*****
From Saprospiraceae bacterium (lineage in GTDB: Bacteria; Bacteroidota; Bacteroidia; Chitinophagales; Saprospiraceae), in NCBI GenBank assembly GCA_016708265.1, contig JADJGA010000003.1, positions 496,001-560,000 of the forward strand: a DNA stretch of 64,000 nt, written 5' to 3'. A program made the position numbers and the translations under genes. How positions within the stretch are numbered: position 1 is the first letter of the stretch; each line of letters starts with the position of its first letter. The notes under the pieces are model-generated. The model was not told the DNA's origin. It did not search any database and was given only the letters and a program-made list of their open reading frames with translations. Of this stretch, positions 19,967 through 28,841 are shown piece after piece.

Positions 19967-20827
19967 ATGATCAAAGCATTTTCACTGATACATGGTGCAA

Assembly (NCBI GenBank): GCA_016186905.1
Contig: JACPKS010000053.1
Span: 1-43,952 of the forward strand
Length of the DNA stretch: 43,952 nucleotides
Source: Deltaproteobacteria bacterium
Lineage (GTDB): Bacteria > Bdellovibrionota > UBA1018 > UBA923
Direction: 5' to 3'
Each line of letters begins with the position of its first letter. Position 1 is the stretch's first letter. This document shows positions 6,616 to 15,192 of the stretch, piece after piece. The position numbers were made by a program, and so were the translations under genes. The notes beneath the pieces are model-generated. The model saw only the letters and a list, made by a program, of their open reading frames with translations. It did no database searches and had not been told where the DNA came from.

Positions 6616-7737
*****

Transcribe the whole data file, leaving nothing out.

From Saprospiraceae bacterium (lineage in GTDB: Bacteria; Bacteroidota; Bacteroidia; Chitinophagales; Saprospiraceae), in NCBI GenBank assembly GCA_016708265.1, contig JADJGA010000003.1, positions 496,001-560,000 of the forward strand: a DNA stretch of 64,000 nt, written 5' to 3'. A program made the position numbers and the translations under genes. How positions within the stretch are numbered: position 1 is the first letter of the stretch; each line of letters starts with the position of its first letter. The notes under the pieces are model-generated. The model was not told the DNA's origin. It did not search any database and was given only the letters and a program-made list of their open reading frames with translations. Of this stretch, positions 19,967 through 28,841 are shown piece after piece.

Positions 19967-20827
19967 ATGATCAAAGCATTTTCACTGATACATGGTGCAA

Assembly (NCBI GenBank): GCA_016186905.1
Contig: JACPKS010000053.1
Span: 1-43,952 of the forward strand
Length of the DNA stretch: 43,952 nucleotides
Source: Deltaproteobacteria bacterium
Lineage (GTDB): Bacteria > Bdellovibrionota > UBA1018 > UBA923
Direction: 5' to 3'
Each line of letters begins with the position of its first letter. Position 1 is the stretch's first letter. This document shows positions 6,616 to 15,192 of the stretch, piece after piece. The position numbers were made by a program, and so were the translations under genes. The notes beneath the pieces are model-generated. The model saw only the letters and a list, made by a program, of their open reading frames with translations. It did no database searches and had not been told where the DNA came from.

Positions 6616-7737